Pioneering Gemini, Apollo Astronaut Thomas Stafford Dies at 93






Astronaut Thomas B. Stafford (top) and astronaut Alexey A. Leonov looks through the hatchway from the Apollo Docking Module to the Soyuz Orbital Module during a joint US and Russian space mission from 1975. File photo by NASA
Air Force Gen. and NASA Project Gemini and Project Apollo astronaut Thomas Stafford (R) meets with a member of the USAF Thunderbirds flight crew after arriving at Patrick Air Force Base, Fla., on March 21, 2013. File photo by Joe Marino- Bill Cantrell/UPI
Left to right, former astronauts, Walt Cunningham, Apollo 7; James Lovell, Apollo 8 and Apollo 11; David Scott, Apollo 9 and Apollo 15; Buzz Aldrin, Apollo 11; Charles Duke, Apollo 16; Thomas Stafford, Apollo 10; and Eugene Cernan, Apollo 10 and Apollo 17, pose for a group photo following a press conference to mark the 40th anniversary of the moon landing at NASA Headquarters in Washington, DC on July 20, 2009. File photo by Kevin Deitch/UPI
Astronauts John W. Young, left, commander, and Robert L. Crippen piloted the space shuttle Orbiter 102 Columbia on its first orbital flight test. File photo courtesy of NASA/UPI

March 18 (UPI) — Former Gemini and Apollo 10 astronaut Thomas Stafford died on Monday at his home in an Indian port, NASA said. He is 93 years old.

Stafford, a retired Air Force lieutenant general, was a test pilot in the early days of the U.S. space program, flew on the first Apollo-Soyuz mission and headed NASA's astronaut office in the early 1970s.

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„Today, General Tom Stafford went to the eternal paradise that he so bravely explored as a Gemini and Apollo astronaut, as well as a peacemaker on the Apollo-Soyuz mission,” said NASA Administrator Bill Nelson. Report Published on the NASA website.

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„Those of us who had the privilege of knowing him are deeply saddened, but grateful to have known a great man,” Nelson said. „Tom was instrumental in the early successes of our nation's space program and was instrumental in developing space as a model for international cooperation.”

Stafford flew NASA's first space rendezvous on the Gemini 6 mission in 1965, and returned to Earth on the Gemini 9 mission in 1966 using pencil and paper.

Stafford commanded the Apollo 10 mission in 1969. That mission allowed him and astronaut Gene Cernan to fly less than 10 miles from the lunar surface, helping lead to the successful Apollo 11 moon landing later that year.

During Apollo 10's re-entry, Stafford, Cernan, and John Young set a human speed record of 24,791 mph, equal to 7 miles per second. The speed record still stands, step by step Stafford Air & Space Museum.

Young died in 2018 at the age of 87.

Stafford commanded NASA's Apollo-Soyuz mission in 1975, the first international space shuttle rendezvous, and became close friends with his Russian counterpart, General Alexei Leonov. When Leonov died in 2019, Stafford delivered the eulogy during his state funeral in Russia.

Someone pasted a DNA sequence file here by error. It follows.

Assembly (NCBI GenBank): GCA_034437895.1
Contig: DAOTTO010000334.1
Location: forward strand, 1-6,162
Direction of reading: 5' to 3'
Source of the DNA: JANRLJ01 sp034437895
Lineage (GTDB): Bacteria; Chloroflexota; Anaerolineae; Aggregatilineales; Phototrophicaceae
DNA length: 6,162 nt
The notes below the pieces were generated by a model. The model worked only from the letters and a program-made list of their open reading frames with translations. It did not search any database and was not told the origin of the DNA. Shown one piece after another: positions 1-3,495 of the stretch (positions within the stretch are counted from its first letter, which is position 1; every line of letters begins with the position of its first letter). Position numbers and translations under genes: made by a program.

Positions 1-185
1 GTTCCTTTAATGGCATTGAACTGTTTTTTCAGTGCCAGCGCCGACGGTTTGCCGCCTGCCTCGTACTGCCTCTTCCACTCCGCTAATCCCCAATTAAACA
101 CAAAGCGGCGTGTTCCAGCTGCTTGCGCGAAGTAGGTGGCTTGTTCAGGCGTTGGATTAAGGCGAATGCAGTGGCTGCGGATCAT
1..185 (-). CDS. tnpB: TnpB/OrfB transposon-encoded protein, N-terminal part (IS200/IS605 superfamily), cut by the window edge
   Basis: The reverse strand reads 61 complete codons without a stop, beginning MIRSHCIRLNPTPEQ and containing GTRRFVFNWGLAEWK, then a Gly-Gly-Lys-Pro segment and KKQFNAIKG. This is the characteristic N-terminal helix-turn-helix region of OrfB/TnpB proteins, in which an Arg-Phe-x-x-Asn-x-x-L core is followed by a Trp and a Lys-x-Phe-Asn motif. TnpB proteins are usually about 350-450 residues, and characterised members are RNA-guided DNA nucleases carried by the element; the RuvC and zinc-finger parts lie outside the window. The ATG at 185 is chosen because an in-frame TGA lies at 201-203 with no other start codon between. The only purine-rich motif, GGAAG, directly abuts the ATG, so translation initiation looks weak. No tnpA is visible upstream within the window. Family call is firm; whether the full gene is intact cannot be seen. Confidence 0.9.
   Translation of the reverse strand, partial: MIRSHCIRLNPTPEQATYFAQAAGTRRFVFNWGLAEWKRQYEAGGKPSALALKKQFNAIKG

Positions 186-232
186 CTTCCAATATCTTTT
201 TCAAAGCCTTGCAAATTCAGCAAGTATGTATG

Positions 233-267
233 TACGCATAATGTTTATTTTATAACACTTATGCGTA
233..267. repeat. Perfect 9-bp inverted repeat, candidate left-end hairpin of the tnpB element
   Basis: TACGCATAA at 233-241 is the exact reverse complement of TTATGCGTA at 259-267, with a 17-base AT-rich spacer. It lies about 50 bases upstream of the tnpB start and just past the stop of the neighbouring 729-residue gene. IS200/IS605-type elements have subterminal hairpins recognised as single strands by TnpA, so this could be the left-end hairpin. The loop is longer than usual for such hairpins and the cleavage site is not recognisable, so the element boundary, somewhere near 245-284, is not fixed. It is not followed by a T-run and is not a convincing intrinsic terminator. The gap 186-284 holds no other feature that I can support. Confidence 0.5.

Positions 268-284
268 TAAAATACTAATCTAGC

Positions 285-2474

Stafford was commissioned a brigadier general in 1975, making him the first astronaut to achieve that rank, and was nominated for the Nobel Peace Prize that year for his contributions to the Apollo-Soyuz mission.

The Apollo-Soyuz mission is seen by many as the first step leading to the eventual end of the Cold War, and it made Stafford the only American general to fly in space.

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Before joining NASA, Stafford was an Air Force test pilot and has flown more than 100 different types of aircraft during his tenure with the Air Force and NASA. He graduated from the US Naval Academy, where he graduated in the top 1% of his class, and later transferred to the Air Force. KFOR4.

After leaving NASA following the Apollo-Soyuz mission, Stafford rejoined the Air Force, received more promotions, and became commander of Area 51 in the Nevada desert, then headed the Air Force Research and Development and Acquisition Division at the Pentagon until his retirement in 1979. .

Under Stafford's watch, the Air Force developed some of the nation's most important aircraft, including the F-15 and F-16 fighter jets, the A-10 Warthog and the B-1B bomber. He spurred the development of stealth technology and developed the specifications for the F-117 Stealth Fighter and the B-2 Stealth Bomber, earning him the title „Father of Stealth”.

Stafford was born in 1930 in Weatherford, Okla., where the Air and Space Museum named after him is located. U.S. Senators James Lankford and Markwayne Mulling and Rep. Cindy Munson, D-Oklahoma City, expressed grief over Stafford's passing. Local media.

No cause of death was reported.

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